With a slump in demand and record-low oil prices, U.S. gasoline prices are likely to remain competitive until the end of this year. Surveys have revealed that the average price per gallon of regular gasoline was sitting at $2.22 this Labor Day, down from $2.57 at the same time last year.
In some parts of America, the price for regular is below $2, including in Texas, Louisiana, Arkansas, Missouri, Oklahoma, Mississippi, and Tennessee.
In states excluding the East and West coasts, prices haven’t been this low during Labor Day in over sixteen years. Here’s what’s causing the change, and why it’s good news for consumers…
Low Demand During Health Crisis
Statewide lockdowns lowered the gasoline demand earlier this year. As professionals stayed home to work and families avoided traveling, gasoline companies saw slower sales.
While lockdowns have been relaxed throughout most of the country, many families are still choosing to stay at home and limit their social interactions to close friends and family members. Road travel has decreased and people are less likely to take vacations.
Oil benchmarks are also down, which has decreased the production cost of gasoline. Some of the savings have been passed on to consumers. West Texas Intermediate, the key U.S. benchmark for crude oil, is tracking at $39.22 per barrel today, compared to $54.85 a year ago.
Crude prices are likely to remain low due to excess production in America and other major oil-producing nations. In recent years, America has become self-sufficient in its energy production. This may end up hurting the market as other producers haven’t slowed their activities.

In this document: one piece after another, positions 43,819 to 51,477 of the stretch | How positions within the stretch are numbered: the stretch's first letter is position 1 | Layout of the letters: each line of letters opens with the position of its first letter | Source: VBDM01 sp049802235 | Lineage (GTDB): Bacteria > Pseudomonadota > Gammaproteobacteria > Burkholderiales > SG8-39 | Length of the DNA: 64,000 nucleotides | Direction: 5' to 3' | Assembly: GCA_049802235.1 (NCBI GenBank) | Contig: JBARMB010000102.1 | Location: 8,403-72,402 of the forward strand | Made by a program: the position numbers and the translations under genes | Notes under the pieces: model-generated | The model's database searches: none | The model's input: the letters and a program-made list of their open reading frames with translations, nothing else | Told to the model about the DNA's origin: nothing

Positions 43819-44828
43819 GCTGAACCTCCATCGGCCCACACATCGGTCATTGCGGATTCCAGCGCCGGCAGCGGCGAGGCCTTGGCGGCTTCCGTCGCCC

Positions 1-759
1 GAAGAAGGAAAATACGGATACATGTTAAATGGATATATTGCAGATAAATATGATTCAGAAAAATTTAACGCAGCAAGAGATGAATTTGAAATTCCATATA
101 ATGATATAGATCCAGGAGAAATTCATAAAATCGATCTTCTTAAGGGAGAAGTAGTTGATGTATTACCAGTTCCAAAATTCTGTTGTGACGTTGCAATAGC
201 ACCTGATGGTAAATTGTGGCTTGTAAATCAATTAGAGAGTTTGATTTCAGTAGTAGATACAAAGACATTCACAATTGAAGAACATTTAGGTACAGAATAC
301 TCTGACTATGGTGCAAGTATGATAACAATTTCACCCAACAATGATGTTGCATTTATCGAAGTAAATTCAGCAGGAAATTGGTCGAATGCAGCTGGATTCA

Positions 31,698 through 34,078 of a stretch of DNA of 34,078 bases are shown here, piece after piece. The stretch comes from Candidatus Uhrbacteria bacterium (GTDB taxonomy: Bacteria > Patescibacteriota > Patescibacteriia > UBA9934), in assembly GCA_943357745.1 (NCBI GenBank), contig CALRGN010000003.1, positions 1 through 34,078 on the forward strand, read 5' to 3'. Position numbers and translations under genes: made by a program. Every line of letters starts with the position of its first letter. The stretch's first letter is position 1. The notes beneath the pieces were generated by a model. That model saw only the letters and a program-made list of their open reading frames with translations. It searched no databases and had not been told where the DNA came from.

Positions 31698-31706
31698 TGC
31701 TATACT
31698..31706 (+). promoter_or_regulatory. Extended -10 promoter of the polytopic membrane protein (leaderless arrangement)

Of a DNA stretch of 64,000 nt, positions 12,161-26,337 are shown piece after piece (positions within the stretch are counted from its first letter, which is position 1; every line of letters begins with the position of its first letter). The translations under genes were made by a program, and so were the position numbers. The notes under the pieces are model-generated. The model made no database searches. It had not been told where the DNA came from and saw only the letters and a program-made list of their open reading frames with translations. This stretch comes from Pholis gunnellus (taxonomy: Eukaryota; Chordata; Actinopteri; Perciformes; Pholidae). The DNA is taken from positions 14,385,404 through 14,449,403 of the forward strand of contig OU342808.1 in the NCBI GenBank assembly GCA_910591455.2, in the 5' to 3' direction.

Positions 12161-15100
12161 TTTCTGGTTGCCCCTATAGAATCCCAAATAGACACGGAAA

Low Prices Will Continue Through to 2021
Gasoline consumption is expected to be down year-over-year throughout the next four months. High unemployment, a lack of commuting, and limited recreation will all contribute to a slowed gasoline market.
While oil companies, refineries, and retail gasoline companies will see lower revenue, consumers will benefit. With the economy in recession and unemployment high, lower gas prices are a small form of relief for struggling families and individuals.
Long-term, prices for both crude and gasoline are expected to recover along with the economy. Several Coronavirus vaccine candidates and treatments are currently in development. Any news of progress in this area could invigorate consumer spending and increase gas demand.
In the meantime, at least, consumers will enjoy the lower prices.
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